One of the things that is a problem with people who have neurological injuries is that regulating body temperature is a problem. This was no different. The heat in the patient compartment went on and off multiple times. Aside from that, he was actually an easy patient to take care of. And he was a really nice person.

I hope things work out for him.


The Parking Lot


I don’t want to be indoors today. This is in spite of the light drizzle that is falling as I write this. So my partner and I are sitting in the truck, listening to music, waiting. I ate some of my lunch a little while ago as well. We are both doing our own thing while we wait. She’s on her phone, presumably texting or surfing, and I am doing this.

Last night Martha and I watched the Oscars. With all of the publicity surrounding this year’s proceedings, I was expecting the experience to be a lot more tense. Actually, it wasn’t that at all; it was reasonably well done. At least I thought so. Parts of it were funny. Other parts were poignant. Most of it was, as it usually is, tinged with political overtones. But overall it was a good show. I was personally gratified to see Spotlight, the movie about the coverage of Catholic church sex abuse by the Boston Globe, win the award for Best Picture. That whole episode left me, and my faith, deeply shaken. However, the Globe’s coverage made dealing with it less difficult. Their coverage was thorough, professional, and most of all, courageous. At least in my opinion it was. If you consider the hurdles the team had to negotiate while they were doing their job, courage is an understatement.

While I’m writing this, one of the city trucks was dispatched for an unresponsive person. Most of these calls end up either being for overdoses or alcohol intoxication, the former being more likely. But in this case, it was neither.

All I will say is that it was not a good outcome.

So I will continue to sit. And I will await being dispatched. Since I don’t know what we will get, all we can do is wait.

The Parking Lot

No Absolute Time

I haven’t written in this blog for a long time. It has been a lot longer than I had originally planned, in fact. I have simply been busy, and stressed, and otherwise occupied.

That means that I have no excuses for not writing. It’s just that I have excuses for not writing, if that makes sense.

In fact, it is where the title of this entry gets its inspiration. “No Absolute Time” is the title of an album by jazz violinist Jean-Luc Ponty. The underlying theme of the music on this album is about the concept of time, which he gets from the great physicist Albert Einstein. The latter’s premise, when talking about time, is that it is not real. And that is true; time is a construct that human beings need to have. It gives us the ability to quantify events in our lives and the ability to refer back to them based on our memory, as well as this man-made construct. If we did not have it, we wouldn’t be able to put our memories into perspective. And we would likely end up like other of God’s creatures that may or may not have memory as we humans know it. If they do, they are trapped because they have no ability to express their memories. If they don’t, then they probably only live moment to moment.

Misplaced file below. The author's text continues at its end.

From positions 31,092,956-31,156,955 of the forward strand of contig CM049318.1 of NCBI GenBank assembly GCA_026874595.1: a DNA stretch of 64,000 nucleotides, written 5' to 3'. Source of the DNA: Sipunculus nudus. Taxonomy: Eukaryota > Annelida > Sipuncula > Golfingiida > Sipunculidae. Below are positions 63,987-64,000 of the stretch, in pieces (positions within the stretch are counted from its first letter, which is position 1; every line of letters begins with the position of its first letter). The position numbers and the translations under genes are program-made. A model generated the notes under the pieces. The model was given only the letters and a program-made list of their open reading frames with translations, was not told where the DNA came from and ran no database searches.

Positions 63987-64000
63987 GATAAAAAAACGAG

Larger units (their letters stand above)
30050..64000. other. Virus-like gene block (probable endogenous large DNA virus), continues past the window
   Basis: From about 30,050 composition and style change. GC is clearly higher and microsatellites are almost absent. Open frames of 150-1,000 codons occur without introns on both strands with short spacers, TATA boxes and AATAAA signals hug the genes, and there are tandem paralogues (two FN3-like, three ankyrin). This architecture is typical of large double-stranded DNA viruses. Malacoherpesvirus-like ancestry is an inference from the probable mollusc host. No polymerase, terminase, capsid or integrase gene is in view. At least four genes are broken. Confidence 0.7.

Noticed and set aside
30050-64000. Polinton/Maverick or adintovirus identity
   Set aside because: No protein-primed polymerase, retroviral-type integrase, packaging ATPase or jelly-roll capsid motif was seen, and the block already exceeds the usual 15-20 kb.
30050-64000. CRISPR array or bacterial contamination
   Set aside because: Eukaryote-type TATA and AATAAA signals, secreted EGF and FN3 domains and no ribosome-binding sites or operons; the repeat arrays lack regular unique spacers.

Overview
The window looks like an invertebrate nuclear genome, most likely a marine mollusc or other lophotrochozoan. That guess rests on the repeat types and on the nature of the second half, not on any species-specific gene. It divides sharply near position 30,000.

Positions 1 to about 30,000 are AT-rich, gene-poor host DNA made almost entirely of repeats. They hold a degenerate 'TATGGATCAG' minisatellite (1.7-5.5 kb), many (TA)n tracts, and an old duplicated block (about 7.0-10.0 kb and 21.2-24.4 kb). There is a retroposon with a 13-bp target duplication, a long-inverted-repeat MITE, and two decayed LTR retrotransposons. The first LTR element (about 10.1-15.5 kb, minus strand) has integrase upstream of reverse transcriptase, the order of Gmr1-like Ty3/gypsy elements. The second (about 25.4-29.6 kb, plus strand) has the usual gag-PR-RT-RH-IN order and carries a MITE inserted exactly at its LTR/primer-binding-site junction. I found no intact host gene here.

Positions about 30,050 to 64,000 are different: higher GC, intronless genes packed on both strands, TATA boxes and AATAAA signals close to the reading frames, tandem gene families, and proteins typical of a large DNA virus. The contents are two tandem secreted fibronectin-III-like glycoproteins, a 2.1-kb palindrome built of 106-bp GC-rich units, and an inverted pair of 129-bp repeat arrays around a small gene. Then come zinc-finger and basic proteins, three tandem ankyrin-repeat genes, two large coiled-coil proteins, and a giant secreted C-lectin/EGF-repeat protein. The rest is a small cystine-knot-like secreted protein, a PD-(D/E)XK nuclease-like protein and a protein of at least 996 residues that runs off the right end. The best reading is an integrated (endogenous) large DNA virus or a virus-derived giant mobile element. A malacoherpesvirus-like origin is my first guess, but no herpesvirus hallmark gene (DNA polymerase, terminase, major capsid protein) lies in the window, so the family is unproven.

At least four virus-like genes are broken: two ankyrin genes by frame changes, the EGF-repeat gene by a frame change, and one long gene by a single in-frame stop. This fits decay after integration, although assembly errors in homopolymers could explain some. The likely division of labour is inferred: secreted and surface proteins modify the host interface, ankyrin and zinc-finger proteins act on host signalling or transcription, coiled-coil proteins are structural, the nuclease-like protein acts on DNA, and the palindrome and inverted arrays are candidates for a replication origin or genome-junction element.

Sometimes you have to wonder if that isn’t better.

Recently I went on a call involving a 94 year-old female who is a long-term resident in a nursing home located in Massachusetts’s Merrimack Valley. Like many nursing home residents, this woman is doing nothing more than existing. What is sadder for me is that I have dealt with her when she was living at home, on her own. She had a sharp memory then. These days I’m not so sure; it has appeared that she has lost her will to live. And while her body is not dead, her mind has to be declining. She remembered me, which I was surprised at, but she couldn’t remember why she remembered me, if that makes sense. On top of that, she was really sick. It was suspected that she had what is known as an ileus, which in its most simple terms, is a bowel obstruction caused by no movement of the smooth muscle in the small intestine as opposed to being caused by matter. She also had a fever; this usually means infection is present. Between those, and that she had been vomiting over the course of the day, we were somewhat concerned.

This lady was sick.

After we got to the hospital but before I left her in the care of the nursing staff of the Emergency Department, she said to me, “you know, I just want to be left alone. I’m ninety-four years old. I’ve lived my life. It’s time for me to go.”

I couldn’t say anything; on one hand, she is right. She should have the ability to make her own choices and decisions. On the other hand, I won’t lie; it made me really sad to hear her say that, mainly because I knew what she said was true in her case, and she was being made to make decisions that really weren’t hers.

Is that fair?

No Absolute Time